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TMD and Orofacial Pain

Orofacial pain is pain in the head region, face, neck, mouth or jaw. Whatever the location, the explanation for this discomfort can be something simple, like a  caries , or the cause may be more difficult to identify. Home treatments, medications, and dental or surgical interventions can help, depending on the cause of the pain.


What are the causes of this pain?

According to the University of Florida Health (UF Health), dental problems are responsible for more than 95% of cases of orofacial pain. The second most common cause is temporomandibular disorders (TMD), followed by a long list of other problems in the orofacial region. Dental problems that may be behind this dull or stabbing pain include decay, tooth abscesses, periodontal disease, inflammation of the tooth pulp, and  dentin hypersensitivity . TMD is a general term covering a variety of temporomandibular joint disorders. UF Health also lists vascular inflammation, damage or disease of the somatosensory system, and traumatic or surgical injury to the peripheral nerve as other possible causes.


dental problems

The type of pain you feel in a tooth or area close to a tooth helps the dentist diagnose what is causing the problem. As the American Association of Endodontists explains, sensitivity to very hot or cold food or drinks usually indicates receding gums or a small cavity, but if you feel sharp pain when biting, your tooth may be cracked or have a deep cavity or filling. may be loose. According to the UK's National Health Service, severe toothache that radiates to the ear, jaw and neck is a sign of a tooth abscess. If you suspect a tooth abscess, some medications help relieve pain, but you should see a dentist as soon as possible.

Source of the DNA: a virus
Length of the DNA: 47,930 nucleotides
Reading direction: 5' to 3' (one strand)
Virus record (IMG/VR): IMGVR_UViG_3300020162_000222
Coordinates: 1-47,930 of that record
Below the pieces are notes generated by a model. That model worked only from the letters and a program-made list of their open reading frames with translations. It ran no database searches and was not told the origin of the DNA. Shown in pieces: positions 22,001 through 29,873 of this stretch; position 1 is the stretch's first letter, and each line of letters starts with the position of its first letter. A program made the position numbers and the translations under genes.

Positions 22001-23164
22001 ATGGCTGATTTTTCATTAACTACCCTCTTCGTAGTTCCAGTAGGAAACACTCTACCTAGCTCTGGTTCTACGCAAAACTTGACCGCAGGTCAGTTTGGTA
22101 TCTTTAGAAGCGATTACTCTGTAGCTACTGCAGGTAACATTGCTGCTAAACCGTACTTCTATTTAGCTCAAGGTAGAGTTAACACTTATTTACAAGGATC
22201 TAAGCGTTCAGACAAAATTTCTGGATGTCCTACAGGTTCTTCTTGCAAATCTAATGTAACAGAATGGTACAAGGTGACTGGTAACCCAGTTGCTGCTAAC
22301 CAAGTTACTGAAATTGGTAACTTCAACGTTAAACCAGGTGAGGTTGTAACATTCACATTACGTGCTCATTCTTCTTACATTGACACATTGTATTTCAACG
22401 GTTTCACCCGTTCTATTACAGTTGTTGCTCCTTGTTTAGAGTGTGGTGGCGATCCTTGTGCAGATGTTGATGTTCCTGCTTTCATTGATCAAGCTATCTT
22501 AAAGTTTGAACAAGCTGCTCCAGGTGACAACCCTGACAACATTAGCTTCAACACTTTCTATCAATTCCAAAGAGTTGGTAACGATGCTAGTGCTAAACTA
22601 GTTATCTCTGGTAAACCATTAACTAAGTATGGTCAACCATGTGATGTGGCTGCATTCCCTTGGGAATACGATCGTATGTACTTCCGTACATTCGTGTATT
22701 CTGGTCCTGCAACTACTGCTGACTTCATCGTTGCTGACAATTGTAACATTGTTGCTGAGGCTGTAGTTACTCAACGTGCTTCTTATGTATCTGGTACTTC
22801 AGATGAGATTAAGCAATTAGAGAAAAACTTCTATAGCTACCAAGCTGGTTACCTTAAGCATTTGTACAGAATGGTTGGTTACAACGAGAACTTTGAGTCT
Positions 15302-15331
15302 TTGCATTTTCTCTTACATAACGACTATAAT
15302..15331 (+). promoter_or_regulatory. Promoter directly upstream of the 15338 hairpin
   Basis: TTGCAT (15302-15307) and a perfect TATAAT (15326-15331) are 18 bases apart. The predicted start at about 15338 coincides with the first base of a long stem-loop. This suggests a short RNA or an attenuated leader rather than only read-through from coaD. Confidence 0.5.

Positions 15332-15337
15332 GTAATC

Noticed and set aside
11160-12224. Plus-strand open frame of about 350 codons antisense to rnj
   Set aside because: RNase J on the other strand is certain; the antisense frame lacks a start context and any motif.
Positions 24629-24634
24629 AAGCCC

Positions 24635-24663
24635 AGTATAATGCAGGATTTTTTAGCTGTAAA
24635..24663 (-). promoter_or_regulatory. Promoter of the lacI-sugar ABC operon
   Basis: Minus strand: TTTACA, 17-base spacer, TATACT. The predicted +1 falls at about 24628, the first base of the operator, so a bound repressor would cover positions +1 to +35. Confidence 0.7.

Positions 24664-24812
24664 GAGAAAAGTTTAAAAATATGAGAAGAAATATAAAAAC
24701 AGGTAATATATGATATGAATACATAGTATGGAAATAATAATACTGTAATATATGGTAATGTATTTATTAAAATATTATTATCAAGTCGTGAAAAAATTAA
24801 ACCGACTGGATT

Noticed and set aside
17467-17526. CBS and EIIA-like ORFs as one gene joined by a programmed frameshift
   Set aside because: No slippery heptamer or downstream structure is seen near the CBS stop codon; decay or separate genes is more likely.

Temporomandibular disorder (TMD)


THE  ear-jaw articulation  it is a complex structure. Sometimes the muscles and joint structure develop disorders that cause discomfort and pain. The Journal of Pain Research mentions recurrent or persistent pain in the ear, head, jaw, tooth or face and a feeling of pressure or fullness in the joint region as the main symptoms of TMD. Dentists diagnose this dysfunction after an examination of the head and neck, examination of the oral cavity, careful assessment of the muscles, and checking the range of motion of the jaw.


Treatments by health professionals  

If the cause of your orofacial pain is a dental problem, dental treatment can put an end to the discomfort. Fillings, root canals, crowns, fluoride treatments and tooth extractions as possible ways to relieve pain caused by decay and cavitations.

In the case of TMD, the dentist must evaluate the causes and indicate the best treatment.

The physical therapist can teach the patient exercises to perform at home, associated with a cooling or heating spray or electrical stimulation of the affected nerve.

Medications that help control TMD include painkillers, muscle relaxants, local anesthetic injections, corticosteroids, and even antidepressants.

A mouthpiece such as occlusal splints or, in extreme cases, surgery are also used to relieve TMD symptoms.

While orofacial pain is a symptom with many possible causes, don't let that stop you from seeing a doctor.

Once you receive a diagnosis, you can start taking steps to reduce your discomfort at home or with dental, physical, or medical treatment.

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